The word, “memorial” means to preserve memory. Most of us seem to forget the underlying meaning and thus fail to hold in honor many of the ideals associated with the day we set aside as Memorial Day. Our music coordinator, Becky Hill, remarked yesterday as we planned the music for the Memorial Day celebration, how hard it is to find just the right music. She stated, “The meaning of the day, to me, is somber.
Here’s Jefferson’s thought in his letter to William Stephans Smith;
“The tree of liberty must be refreshed from time to time with the blood of patriots & tyrants.”
In my preteen youth, there were parades in the little towns of our county and surrounding area. I can still hear the martial music, the marching soldiers, and sailors, the wounded, with a shirt sleeve folded up and pinned at the shoulder. Men are marching as well as they could on crutches, or pushed along the parade route in wheelchairs. Some, were wholly or near insane from the torment of war, gassed in Europe, or tortured in Japanese POW prisons.
The point of the pomp and circumstance was to burn the terrible price of liberty into the minds and hearts of the watchers. The Gold Star in the window of Joyce’s Grandmother’s home was a somber memorial to the heartbreak of this dear mother whose only son paid the Supreme Sacrifice in New Guinea as WWII ended.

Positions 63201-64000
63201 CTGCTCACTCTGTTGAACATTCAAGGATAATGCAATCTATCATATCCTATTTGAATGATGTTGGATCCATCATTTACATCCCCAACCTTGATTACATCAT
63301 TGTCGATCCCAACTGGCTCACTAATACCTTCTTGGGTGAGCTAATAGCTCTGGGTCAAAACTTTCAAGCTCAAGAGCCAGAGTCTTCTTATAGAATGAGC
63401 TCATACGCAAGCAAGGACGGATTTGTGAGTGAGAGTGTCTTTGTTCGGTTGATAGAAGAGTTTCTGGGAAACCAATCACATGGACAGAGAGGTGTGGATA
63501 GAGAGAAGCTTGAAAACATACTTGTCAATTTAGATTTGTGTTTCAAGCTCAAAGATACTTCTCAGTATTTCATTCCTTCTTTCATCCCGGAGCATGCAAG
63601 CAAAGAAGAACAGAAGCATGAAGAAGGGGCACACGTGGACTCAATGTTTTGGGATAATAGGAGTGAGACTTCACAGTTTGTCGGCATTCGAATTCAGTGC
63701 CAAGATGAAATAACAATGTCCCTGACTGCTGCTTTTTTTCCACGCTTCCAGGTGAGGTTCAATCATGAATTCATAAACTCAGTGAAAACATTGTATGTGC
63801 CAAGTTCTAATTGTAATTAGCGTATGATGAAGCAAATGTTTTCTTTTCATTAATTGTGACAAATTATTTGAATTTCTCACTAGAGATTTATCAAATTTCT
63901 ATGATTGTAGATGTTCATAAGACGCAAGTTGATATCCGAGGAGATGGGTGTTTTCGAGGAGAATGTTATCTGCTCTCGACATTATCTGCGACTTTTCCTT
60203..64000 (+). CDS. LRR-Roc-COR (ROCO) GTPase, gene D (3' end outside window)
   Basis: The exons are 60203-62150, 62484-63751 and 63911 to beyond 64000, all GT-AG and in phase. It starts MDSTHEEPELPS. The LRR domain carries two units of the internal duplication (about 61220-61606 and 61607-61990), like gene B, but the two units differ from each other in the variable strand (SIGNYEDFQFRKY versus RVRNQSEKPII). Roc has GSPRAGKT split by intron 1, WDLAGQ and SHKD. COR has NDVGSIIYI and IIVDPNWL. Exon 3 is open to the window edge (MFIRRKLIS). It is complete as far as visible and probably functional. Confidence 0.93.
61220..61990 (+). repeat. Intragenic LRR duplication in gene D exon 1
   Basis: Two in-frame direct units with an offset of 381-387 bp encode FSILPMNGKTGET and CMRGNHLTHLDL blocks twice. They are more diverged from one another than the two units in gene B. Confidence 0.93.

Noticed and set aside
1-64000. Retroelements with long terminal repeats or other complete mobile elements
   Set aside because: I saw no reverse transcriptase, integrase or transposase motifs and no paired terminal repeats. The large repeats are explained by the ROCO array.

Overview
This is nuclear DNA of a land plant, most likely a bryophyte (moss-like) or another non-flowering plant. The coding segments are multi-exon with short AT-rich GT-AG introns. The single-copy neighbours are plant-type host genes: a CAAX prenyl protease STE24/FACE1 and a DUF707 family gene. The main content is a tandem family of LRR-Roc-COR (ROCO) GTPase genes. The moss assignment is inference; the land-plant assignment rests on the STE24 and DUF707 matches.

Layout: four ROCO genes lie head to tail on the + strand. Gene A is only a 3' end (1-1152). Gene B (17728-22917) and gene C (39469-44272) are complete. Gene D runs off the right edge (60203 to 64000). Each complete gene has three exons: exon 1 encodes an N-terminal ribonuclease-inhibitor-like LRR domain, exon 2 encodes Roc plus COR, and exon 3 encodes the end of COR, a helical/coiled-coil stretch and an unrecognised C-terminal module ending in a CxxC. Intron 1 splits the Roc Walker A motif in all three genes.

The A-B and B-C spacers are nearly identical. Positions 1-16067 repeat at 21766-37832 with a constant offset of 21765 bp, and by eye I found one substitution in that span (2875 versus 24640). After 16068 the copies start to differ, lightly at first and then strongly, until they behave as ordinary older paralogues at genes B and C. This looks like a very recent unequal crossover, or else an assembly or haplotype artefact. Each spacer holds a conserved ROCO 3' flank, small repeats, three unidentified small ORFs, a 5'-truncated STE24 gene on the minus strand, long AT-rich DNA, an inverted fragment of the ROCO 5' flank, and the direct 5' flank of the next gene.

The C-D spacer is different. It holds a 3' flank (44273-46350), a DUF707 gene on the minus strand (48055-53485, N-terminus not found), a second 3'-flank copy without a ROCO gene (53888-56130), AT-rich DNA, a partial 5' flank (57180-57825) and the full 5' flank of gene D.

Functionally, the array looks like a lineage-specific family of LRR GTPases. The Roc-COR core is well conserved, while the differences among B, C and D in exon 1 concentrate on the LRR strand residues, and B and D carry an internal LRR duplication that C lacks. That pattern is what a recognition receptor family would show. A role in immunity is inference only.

The images associated with Memorial Day are myriad, and each is gripping in one way or another. The Holocaust images still cause a nearly uncontrollable urge to turn away our gaze. The scene is horrible. The film of the Bataan Death March brings revulsion to the fore. Even the Mushroom Cloud over Hiroshima causes a pause; it represents the blood of the tyrant. The most moving image of War, thus Memorial Day to me, is the one attached to this article in some venues.
Arlington National Cemetery is the backdrop and the young widow of a fallen Patriot, lies prostrate, weeping upon the grave of the fallen warrior.
The annual celebration of Memorial Day brings to my heart a longing for the day when we gather down by the riverside, beat our swords into plowshares and study war no more.
Copyright © 2018 Larry Lilly
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